|This has been moved to obsolete because it is a historical argument for using PAWS. For current PAWS documentation see PAWS.|
This is a short primer on notebooks, jupyter, motivation and the need for a notebooks as a service infrastructure. See also PAWS/Tools and PAWS/Internal.
What are Jupyter notebooks?
Jupyter notebooks is a web application that enables interactive computing, by allowing users to create and share documents that contain live code, visualizations such as graphs, rich text etc. They are a powerful tool that enables data analysis and scientific research, and also transforms the way in which programmers write code - by enabling an exploratory environment with a quick feedback loop, and a low barrier for entry through it's easy to use graphical interface.
Motivation for notebooks
(Some of these notes are drawn from User:Sumanah's talk on Inessential Weirdness in Free Software)
No command line tax
The norm for all programmers is the expectation to learn to use the command line along with any language or tool they are seeking to learn. This is merely incidental complexity and the following articles talk about why the command line is not usable due to the cognitive load it places on new users and how it is an unfriendly but necessary tax to be paid before doing any interesting work or research. 
- On Command line bullshittery
- Ten usability heuristics (Command line interfaces go against most of these heuristics)
No environment installation
Time to go from a set of instructions to a working development environment is steep for most open source projects. Error messages during setup are hardly user friendly.
Reproducibility is defined as the ability of an entire experiment or study to be duplicated, either by the same researcher or by someone else working independently. In the context of software development and software enabled research, reproducibility involves replicating code, data and the environment - which is incredibly hard. Notebooks pave the way for this being a possibility - by enabling publishing work along with the data and environment, and allowing others to start exactly where they left off.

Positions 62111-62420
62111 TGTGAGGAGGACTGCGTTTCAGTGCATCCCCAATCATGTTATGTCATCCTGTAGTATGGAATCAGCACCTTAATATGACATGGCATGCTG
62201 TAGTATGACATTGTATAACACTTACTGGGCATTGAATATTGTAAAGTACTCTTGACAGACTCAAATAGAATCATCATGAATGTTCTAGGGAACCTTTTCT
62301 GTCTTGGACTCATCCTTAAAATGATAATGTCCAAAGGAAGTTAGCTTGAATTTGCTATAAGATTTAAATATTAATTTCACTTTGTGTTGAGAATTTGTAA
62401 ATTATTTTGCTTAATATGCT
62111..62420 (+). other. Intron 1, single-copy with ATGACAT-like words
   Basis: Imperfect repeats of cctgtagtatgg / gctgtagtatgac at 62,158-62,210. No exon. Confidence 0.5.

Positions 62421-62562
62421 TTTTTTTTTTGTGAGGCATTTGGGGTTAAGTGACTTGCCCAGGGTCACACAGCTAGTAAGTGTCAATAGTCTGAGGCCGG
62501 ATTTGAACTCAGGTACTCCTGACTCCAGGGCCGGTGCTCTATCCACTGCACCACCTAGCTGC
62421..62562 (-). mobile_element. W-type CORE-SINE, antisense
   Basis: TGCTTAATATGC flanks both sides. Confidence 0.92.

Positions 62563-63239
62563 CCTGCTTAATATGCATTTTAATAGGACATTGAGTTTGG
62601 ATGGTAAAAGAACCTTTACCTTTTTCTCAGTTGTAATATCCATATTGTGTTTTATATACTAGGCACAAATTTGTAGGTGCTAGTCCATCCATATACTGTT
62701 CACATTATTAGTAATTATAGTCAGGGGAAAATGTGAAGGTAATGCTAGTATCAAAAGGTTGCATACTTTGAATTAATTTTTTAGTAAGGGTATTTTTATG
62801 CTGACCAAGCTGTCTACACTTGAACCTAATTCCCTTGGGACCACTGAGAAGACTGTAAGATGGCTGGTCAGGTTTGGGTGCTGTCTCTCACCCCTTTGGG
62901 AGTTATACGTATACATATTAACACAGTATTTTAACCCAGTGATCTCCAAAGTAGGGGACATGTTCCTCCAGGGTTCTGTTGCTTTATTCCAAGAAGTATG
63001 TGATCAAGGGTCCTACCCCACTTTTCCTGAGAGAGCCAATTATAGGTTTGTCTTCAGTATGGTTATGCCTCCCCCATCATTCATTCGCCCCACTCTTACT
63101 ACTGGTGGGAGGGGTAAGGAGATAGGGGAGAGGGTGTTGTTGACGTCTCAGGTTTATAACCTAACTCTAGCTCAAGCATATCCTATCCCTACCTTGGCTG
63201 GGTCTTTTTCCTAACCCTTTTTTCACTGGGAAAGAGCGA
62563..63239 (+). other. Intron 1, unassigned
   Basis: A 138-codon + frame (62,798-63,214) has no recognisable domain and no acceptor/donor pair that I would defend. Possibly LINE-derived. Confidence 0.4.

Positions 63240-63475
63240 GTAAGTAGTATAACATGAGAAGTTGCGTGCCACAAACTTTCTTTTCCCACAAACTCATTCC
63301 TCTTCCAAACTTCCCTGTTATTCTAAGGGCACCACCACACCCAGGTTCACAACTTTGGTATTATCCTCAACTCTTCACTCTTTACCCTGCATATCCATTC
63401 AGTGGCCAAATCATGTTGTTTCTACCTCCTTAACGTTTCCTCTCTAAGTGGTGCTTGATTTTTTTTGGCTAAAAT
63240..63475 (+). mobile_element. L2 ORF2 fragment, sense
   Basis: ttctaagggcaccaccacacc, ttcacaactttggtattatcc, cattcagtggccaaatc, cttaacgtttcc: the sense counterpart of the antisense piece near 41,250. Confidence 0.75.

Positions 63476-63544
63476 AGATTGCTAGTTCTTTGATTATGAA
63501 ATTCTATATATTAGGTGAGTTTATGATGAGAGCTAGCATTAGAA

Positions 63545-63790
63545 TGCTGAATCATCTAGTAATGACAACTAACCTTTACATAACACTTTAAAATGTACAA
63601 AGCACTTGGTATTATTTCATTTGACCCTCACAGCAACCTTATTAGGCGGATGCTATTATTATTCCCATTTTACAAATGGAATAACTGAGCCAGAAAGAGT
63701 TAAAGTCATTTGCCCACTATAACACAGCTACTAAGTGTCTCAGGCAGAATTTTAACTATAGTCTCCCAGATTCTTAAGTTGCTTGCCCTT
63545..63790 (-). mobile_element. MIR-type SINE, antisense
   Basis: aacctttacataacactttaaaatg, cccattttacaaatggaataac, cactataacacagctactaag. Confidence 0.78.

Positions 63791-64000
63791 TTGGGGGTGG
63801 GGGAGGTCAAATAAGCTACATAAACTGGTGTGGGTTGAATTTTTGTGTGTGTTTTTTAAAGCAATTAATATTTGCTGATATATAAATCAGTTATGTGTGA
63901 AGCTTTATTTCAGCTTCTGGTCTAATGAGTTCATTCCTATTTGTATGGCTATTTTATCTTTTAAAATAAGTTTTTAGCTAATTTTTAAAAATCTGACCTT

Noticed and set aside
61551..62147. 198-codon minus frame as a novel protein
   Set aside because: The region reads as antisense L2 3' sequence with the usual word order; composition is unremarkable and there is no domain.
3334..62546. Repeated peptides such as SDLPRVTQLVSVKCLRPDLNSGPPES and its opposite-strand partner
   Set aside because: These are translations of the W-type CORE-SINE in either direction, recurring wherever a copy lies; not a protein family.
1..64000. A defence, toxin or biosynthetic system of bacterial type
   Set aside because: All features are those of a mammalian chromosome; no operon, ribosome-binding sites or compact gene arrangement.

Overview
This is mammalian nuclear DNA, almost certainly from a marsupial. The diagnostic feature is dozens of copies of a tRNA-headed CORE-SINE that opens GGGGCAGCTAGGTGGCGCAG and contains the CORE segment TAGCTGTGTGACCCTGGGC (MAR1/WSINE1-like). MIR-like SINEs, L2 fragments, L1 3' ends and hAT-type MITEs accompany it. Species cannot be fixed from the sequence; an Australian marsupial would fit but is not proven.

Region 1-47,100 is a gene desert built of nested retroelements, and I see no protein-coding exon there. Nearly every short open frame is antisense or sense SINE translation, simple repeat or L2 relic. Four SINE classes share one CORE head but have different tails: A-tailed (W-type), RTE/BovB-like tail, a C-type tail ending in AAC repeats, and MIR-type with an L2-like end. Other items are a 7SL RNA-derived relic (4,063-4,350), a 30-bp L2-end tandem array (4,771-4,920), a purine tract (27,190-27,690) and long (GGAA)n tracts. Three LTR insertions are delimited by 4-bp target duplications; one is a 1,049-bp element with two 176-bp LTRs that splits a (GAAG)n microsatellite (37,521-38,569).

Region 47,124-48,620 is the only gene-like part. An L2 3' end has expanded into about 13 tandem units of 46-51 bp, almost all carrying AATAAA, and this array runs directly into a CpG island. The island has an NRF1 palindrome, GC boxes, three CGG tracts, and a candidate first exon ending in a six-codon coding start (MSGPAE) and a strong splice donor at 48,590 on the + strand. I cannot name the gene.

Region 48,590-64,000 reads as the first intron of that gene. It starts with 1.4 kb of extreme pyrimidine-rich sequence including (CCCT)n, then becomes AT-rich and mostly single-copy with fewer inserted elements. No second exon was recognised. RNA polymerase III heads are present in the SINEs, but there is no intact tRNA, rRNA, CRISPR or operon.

Mental Aid and Pedagogy
Notebooks become mental aids for learning - they minimize the user’s memory load by making actions and options visible, they help visualize and understand every step of the way as a problem is being solved, and they engage the learner by being an interactive tool.
A corollary would follow that they are also effective teaching tools. See http://norvig.com/ipython/README.html for a list of notebooks by Peter Norvig that explain complicated CS algorithms and more.
Why notebooks as a service?
Jupyter notebooks are already available for everyone to use, and can be setup by anyone on a local machine, and the notebooks published to the web. However, if you find an awesome notebook on the internet that you'd like to interact with - which is the point of notebooks - isn't it a bit ironic that you first have to download them, install jupyter, run the notebooks server, and then start using them? Notebooks attempt to abstract away the pains of setting up a development environment to start writing code in any language, but you still have to set the notebooks server up! Notebooks as a service goes one step further by providing a graphical web interface to launch notebooks, save your work, publish them, and allow others to fork them.
Why should we work on this?
- Plenty of open data sources that can be exposed through the service
- Lack of free and open source services for running notebooks on the web, and our unique position to build an open source service that will be stably maintained
- Contributing to the Jupyter project upstream to help build features for running notebooks as a service
- Help create a tool that makes data analysis and research on wikimedia data easy, and encourage collaborative work